How Long Does Ovulation Last?

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The actual process of ovulation, when an egg is released from the ovary and travels to the fallopian tubes, is a relatively quick process. Ovulation itself generally takes right around a day. Having said that, the question that most women are concerned with isn’t the specific amount of time that it takes to ovulate, but rather when exactly she can become pregnant. The answer to that question is not quite as cut and dried as the question of how long ovulation lasts.

The fact of the matter is that sperm can live, once they are in a woman’s body, for as long as five days after sexual intercourse. In addition, a woman could become pregnant on the actual day that she ovulates. This means, essentially, that there is around a six-day window during a woman’s monthly cycle when the sperm could fertilize an egg and she may be able to become pregnant.

Ovulation occurs, on the average, around 14 days prior to the time that your period will start. Depending on whether you have a cycle that is longer than 28 days or that is shorter than 28 days, this could be more or less than 14. This also means, then, that ovulation generally will occur 14 days after the start of your last menstrual period. This can vary greatly, however, as a woman who has a cycle that lasts 35 days won’t ovulate at the exact midpoint of her cycle, on what would be day 17; rather, she will ovulate on day 21, which is 14 days before the start of her next period.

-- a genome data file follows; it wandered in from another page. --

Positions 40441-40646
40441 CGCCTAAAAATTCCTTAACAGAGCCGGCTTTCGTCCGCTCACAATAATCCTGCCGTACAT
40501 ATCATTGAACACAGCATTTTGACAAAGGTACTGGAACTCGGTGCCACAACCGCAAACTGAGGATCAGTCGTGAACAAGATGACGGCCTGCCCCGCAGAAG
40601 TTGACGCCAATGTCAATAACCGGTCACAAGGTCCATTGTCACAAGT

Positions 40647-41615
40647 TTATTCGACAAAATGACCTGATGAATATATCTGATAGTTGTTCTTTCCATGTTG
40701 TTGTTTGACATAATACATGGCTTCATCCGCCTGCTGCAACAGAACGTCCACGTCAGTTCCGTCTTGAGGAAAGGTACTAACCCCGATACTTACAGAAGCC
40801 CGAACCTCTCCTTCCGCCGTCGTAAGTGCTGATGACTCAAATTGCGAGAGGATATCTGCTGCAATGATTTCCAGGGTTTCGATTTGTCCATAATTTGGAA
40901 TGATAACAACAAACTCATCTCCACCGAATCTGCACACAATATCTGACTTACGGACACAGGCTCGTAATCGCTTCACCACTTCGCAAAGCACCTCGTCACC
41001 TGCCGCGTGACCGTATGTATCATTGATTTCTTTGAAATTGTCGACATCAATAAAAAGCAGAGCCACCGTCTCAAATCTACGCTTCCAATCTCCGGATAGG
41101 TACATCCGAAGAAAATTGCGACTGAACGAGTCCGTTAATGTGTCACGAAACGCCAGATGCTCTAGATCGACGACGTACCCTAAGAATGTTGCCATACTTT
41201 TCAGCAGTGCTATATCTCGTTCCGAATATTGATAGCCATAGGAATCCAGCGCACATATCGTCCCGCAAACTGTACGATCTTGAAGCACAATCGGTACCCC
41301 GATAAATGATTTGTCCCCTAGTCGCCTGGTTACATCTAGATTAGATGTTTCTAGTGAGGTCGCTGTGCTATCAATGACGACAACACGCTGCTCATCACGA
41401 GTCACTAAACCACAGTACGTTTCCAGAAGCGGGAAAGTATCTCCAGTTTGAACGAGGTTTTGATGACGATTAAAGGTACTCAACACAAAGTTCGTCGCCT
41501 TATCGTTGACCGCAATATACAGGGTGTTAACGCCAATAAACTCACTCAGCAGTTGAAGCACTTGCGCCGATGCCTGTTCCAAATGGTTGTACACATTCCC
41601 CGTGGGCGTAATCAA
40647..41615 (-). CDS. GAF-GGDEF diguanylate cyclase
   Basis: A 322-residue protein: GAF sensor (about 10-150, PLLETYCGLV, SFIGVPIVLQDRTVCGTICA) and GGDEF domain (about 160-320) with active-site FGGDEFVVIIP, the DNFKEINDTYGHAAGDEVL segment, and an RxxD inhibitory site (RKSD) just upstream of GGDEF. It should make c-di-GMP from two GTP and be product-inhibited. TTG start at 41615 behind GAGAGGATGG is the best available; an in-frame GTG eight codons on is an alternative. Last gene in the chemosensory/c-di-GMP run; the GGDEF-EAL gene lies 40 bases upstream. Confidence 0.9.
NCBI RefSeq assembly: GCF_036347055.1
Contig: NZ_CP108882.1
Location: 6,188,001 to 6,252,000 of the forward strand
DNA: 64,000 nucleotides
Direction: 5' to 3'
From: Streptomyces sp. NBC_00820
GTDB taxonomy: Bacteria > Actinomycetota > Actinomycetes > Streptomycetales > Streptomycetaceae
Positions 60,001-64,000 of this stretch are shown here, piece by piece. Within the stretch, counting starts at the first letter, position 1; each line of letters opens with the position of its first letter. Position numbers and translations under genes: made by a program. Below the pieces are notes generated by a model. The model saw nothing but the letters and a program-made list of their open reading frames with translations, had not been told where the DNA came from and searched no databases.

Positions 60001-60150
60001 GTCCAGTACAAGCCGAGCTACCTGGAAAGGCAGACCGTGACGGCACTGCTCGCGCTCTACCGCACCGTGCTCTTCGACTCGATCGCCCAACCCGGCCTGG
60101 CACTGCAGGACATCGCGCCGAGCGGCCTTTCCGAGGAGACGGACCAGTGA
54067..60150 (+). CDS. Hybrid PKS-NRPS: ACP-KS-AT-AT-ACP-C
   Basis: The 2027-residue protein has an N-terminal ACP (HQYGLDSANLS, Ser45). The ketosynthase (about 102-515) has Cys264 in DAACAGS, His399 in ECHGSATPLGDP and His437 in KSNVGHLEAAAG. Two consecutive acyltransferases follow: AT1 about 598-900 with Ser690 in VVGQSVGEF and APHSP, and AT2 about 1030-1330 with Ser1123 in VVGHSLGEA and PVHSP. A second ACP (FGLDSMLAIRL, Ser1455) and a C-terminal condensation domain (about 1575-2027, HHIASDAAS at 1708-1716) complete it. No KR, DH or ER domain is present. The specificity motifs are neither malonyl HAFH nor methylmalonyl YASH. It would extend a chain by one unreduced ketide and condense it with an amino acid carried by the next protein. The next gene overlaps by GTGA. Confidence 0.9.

If you are concerned about being able to know when you ovulate, there are a variety of tools available to you. There are relatively inexpensive Ovulation Predictor Kits (known as OPKs) that can help you to know when you are ovulating. In addition, you can track changes in Basal Body Temperature and cervical mucus to try to predict when you are going to ovulate, as well. While none of these methods can give you one hundred percent accurate results, and none of them can tell you how long a particular sperm will survive once it is in your body, these tools nevertheless might be able to help you properly time your attempt at conception.

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This entry was posted in Getting Pregnant.


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